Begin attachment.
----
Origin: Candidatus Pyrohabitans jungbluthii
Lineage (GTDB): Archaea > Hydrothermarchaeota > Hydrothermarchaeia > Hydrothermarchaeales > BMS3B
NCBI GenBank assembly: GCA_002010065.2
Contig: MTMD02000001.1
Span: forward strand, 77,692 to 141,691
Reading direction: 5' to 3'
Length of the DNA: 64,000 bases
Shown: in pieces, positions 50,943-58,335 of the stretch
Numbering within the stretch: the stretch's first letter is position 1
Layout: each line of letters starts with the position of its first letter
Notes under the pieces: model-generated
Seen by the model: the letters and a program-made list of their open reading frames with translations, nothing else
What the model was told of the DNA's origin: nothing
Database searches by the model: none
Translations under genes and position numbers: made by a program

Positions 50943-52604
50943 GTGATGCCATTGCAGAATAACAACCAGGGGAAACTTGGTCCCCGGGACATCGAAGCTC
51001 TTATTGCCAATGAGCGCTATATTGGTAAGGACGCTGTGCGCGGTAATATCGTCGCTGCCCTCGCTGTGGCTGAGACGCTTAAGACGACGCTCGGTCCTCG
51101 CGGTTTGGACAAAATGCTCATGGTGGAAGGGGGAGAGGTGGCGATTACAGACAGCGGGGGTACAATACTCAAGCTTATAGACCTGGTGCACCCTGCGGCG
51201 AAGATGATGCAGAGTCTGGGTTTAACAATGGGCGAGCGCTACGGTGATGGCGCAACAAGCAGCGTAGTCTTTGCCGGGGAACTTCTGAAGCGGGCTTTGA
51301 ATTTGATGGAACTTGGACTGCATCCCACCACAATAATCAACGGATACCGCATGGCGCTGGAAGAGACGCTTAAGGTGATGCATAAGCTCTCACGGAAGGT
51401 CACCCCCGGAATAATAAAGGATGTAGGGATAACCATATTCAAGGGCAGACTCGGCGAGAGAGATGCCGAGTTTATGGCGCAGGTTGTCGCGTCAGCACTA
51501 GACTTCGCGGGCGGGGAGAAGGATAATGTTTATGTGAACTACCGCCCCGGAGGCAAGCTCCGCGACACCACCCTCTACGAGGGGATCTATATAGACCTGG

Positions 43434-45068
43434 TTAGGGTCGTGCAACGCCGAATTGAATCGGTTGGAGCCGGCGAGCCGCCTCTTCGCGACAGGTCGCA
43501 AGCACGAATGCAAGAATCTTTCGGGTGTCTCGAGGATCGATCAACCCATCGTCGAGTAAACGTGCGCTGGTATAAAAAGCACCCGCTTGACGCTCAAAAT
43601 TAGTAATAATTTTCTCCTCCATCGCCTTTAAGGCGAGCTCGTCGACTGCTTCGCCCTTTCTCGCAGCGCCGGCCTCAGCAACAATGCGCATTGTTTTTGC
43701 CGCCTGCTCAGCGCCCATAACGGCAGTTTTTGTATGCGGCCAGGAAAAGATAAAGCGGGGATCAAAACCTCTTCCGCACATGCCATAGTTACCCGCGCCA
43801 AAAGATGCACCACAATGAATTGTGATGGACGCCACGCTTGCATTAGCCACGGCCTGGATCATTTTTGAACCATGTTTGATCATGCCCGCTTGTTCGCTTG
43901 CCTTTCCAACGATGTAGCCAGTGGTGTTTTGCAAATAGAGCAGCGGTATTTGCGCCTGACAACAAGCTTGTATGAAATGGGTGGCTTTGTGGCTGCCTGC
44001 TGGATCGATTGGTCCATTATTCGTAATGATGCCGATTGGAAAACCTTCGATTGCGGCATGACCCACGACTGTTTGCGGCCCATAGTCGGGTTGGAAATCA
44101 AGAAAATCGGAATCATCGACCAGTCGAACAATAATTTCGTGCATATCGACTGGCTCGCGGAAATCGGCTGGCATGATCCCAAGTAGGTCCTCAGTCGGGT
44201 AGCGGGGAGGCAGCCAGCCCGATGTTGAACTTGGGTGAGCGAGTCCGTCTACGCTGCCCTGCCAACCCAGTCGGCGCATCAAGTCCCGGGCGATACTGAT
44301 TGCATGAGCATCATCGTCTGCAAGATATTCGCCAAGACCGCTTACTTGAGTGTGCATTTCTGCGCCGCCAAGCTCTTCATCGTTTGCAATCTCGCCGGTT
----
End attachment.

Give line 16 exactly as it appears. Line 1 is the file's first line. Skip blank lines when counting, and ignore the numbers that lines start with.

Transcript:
Positions 50943-52604